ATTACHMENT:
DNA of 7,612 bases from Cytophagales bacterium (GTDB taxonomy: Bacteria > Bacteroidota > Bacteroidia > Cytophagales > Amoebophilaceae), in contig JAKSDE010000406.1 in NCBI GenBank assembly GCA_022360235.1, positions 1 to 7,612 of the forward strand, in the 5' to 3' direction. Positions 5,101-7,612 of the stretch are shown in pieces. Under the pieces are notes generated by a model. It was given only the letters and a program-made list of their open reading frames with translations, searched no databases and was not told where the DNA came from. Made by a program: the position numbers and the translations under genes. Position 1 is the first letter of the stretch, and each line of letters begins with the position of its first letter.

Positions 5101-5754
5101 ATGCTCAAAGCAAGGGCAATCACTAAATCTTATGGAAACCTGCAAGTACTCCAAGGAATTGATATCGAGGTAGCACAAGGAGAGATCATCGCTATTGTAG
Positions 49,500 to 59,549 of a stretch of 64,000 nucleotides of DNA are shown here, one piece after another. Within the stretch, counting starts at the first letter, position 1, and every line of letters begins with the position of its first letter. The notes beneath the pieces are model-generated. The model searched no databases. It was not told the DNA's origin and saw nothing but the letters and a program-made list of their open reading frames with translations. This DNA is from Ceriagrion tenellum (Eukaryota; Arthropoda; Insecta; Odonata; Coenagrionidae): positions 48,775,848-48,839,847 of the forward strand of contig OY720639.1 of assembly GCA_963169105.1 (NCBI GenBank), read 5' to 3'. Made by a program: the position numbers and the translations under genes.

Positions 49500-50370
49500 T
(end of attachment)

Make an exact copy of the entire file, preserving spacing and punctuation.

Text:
DNA of 7,612 bases from Cytophagales bacterium (GTDB taxonomy: Bacteria > Bacteroidota > Bacteroidia > Cytophagales > Amoebophilaceae), in contig JAKSDE010000406.1 in NCBI GenBank assembly GCA_022360235.1, positions 1 to 7,612 of the forward strand, in the 5' to 3' direction. Positions 5,101-7,612 of the stretch are shown in pieces. Under the pieces are notes generated by a model. It was given only the letters and a program-made list of their open reading frames with translations, searched no databases and was not told where the DNA came from. Made by a program: the position numbers and the translations under genes. Position 1 is the first letter of the stretch, and each line of letters begins with the position of its first letter.

Positions 5101-5754
5101 ATGCTCAAAGCAAGGGCAATCACTAAATCTTATGGAAACCTGCAAGTACTCCAAGGAATTGATATCGAGGTAGCACAAGGAGAGATCATCGCTATTGTAG
Positions 49,500 to 59,549 of a stretch of 64,000 nucleotides of DNA are shown here, one piece after another. Within the stretch, counting starts at the first letter, position 1, and every line of letters begins with the position of its first letter. The notes beneath the pieces are model-generated. The model searched no databases. It was not told the DNA's origin and saw nothing but the letters and a program-made list of their open reading frames with translations. This DNA is from Ceriagrion tenellum (Eukaryota; Arthropoda; Insecta; Odonata; Coenagrionidae): positions 48,775,848-48,839,847 of the forward strand of contig OY720639.1 of assembly GCA_963169105.1 (NCBI GenBank), read 5' to 3'. Made by a program: the position numbers and the translations under genes.

Positions 49500-50370
49500 T